about the real-life consequences of your actions. For instance, if you regret going into debt or not saving more for college, tell them about it.

Discuss your plans

for the future; establish priorities and show your kids how you put money towards your goals.

Model gratitude

and get your kids involved in your family’s philanthropic plan. Support their fundraising for a cause they care about.

Make it fun! For the youngest children, get a piggy bank and ensure they get “paid” in actual currency. When they have enough to spend, help them see and choose their options, e.g. one item for £2 or four smaller items for 50p each.

2.

Create a family financial framework

Your children learn best when they can watch your management techniques and practice them on their own. Be intentional and consistent about the money messages you give them, both in words and in actions:

Be prepared

to talk openly about your income, where it comes from, and what you do with it.

Focus kids’ attention

on what meaningful work they want to do (to earn money) and on what goods, services and experiences they value (for spending money).

Hold family budget meetings

where your children attend and contribute. (Just remember you and your partner make the final decisions!)

As is age-appropriate

let your kids in on your thinking and decision- making on the allocation of money. Show them how achieving goals requires sacrifice, such as skipping a holiday in order to save for a car.

“It’s important to explore your – and your partner’s relationship with money.”

Kelly Hearn

Maya's tips

Consider your money philosophy and the purpose of your wealth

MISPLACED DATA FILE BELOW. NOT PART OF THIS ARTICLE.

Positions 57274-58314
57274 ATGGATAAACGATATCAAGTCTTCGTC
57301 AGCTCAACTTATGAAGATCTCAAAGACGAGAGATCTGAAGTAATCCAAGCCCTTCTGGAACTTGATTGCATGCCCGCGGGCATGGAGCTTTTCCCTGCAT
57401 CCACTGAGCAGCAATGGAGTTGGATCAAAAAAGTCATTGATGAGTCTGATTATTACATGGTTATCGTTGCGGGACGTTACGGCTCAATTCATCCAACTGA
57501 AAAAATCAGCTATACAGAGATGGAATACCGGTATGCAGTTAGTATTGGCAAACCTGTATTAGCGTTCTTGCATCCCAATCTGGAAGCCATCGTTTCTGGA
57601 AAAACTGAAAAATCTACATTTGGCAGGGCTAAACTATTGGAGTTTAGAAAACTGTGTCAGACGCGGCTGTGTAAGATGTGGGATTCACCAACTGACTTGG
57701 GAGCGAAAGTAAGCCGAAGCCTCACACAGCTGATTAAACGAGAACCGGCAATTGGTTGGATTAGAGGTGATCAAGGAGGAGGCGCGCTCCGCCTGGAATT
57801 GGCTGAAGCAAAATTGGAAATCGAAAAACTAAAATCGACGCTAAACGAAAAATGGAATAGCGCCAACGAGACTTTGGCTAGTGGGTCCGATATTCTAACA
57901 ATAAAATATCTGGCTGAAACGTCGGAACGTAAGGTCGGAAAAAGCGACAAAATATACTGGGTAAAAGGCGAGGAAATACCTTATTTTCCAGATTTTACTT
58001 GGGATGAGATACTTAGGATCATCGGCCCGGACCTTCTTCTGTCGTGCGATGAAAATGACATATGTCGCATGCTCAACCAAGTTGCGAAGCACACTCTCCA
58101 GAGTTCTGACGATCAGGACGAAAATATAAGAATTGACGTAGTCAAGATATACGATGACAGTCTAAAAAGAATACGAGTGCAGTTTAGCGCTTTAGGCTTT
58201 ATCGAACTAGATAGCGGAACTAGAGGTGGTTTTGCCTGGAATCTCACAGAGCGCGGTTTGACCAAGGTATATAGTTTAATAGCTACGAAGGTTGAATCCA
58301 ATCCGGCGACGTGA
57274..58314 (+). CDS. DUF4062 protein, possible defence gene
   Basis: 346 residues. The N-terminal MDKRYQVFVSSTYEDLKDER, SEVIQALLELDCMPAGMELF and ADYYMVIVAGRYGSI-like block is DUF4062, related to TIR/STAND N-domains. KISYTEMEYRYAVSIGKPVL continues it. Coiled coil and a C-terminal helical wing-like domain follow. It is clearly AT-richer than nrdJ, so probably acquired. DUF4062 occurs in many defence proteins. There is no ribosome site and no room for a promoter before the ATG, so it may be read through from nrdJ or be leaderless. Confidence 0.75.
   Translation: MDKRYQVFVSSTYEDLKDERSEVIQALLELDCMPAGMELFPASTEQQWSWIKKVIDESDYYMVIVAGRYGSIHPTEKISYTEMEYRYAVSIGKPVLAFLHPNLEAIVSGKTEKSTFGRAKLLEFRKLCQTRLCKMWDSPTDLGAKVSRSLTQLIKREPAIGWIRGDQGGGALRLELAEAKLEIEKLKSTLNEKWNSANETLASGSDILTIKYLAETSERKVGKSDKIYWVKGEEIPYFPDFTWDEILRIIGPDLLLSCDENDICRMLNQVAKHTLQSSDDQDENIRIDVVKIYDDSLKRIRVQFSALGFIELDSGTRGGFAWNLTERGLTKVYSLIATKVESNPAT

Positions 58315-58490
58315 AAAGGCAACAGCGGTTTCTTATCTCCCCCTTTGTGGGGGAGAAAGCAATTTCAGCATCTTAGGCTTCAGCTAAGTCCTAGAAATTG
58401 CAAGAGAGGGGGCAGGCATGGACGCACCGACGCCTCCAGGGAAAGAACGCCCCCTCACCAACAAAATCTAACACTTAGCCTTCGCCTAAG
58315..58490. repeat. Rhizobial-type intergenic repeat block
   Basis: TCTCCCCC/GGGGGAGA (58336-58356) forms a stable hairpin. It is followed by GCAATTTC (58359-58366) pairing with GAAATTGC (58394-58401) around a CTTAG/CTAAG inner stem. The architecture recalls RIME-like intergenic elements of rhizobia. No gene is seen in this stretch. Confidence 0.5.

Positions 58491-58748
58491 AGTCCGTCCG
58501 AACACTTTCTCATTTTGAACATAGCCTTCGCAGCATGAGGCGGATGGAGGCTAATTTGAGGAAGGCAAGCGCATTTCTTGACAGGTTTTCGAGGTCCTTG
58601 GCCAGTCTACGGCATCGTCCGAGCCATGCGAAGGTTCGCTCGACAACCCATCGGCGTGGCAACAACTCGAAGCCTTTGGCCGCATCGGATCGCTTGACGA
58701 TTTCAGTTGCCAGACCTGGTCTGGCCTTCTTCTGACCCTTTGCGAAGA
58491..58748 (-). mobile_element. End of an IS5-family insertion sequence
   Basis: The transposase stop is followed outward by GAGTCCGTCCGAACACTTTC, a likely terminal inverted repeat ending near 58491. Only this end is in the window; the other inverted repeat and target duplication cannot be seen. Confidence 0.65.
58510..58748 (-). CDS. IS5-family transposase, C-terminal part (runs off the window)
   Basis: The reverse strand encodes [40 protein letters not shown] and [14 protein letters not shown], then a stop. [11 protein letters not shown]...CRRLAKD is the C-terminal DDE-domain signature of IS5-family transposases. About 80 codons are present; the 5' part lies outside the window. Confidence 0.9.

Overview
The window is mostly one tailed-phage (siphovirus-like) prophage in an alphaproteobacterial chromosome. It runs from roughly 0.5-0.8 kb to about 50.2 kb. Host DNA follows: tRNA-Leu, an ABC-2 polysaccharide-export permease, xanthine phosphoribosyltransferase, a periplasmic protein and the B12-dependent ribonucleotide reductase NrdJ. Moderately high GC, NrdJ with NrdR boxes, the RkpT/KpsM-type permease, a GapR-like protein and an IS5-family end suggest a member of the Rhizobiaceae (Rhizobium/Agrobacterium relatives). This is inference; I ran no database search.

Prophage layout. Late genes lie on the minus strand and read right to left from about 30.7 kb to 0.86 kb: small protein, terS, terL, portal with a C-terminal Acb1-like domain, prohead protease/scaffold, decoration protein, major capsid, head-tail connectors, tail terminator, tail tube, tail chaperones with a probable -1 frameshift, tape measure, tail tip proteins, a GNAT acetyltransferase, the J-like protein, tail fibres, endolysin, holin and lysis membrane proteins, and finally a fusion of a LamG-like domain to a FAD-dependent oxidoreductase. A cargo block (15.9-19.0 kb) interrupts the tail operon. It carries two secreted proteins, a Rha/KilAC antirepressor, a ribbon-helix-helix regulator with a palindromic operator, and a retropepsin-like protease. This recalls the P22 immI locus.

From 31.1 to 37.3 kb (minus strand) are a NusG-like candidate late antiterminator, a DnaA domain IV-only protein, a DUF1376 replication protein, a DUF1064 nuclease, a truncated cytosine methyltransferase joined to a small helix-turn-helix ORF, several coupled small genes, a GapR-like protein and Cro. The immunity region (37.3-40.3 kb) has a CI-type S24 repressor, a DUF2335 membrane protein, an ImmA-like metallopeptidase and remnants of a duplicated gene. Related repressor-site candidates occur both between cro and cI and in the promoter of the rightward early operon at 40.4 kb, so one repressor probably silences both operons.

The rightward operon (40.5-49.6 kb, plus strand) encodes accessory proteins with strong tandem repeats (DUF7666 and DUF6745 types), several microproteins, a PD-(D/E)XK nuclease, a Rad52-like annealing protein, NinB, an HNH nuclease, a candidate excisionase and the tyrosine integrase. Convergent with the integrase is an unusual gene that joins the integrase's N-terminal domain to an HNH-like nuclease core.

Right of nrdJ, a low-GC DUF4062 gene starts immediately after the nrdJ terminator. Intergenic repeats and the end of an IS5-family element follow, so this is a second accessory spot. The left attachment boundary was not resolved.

Be consistent with your messaging around money, matching words with actions. children learn from your actions

Help your manage their money, and not let their money manage them.

When your children have money to spend, help them see the options and choices to make. e.g. one item for £2 or 4 smaller items for 50 p each. 

Be intentional about the messages you give to your kids about your values around money

Encourage their participation in making decisions relating to money in a fun way. For instance, in planning family holidays.

Teach important money management skills in age appropriate ways – to spend responsibly, to save, to borrow, to invest and to share – all underpinned by your values.

3-5

years

Use a piggy bank to encourage saving for things to buy in the future.  If you are worried about Covid;  sterilise the money out of sight of your children

6-8

years

Introduce spend, save and share jars, and talk to your children about how they want to spend, save and share

9-11

years

Set up a bank account and help your children to create a budget for their pocket money/allowance

12-14

years

Give your children a debit card so they can experience what it’s like to experience a £0 balance as well as a topped up; Let them know the consequences of borrowing. Have rules and follow through, whatever the amount borrowed; support their fundraising for a cause they care about

18+

years

Encourage them to research the costs of services that they require/things they want, e.g. car insurance, to give an understanding of the related costs of purchases; help them develop budgeting skills to prepare them to manage their finances at university; encourage their interest in philanthropy.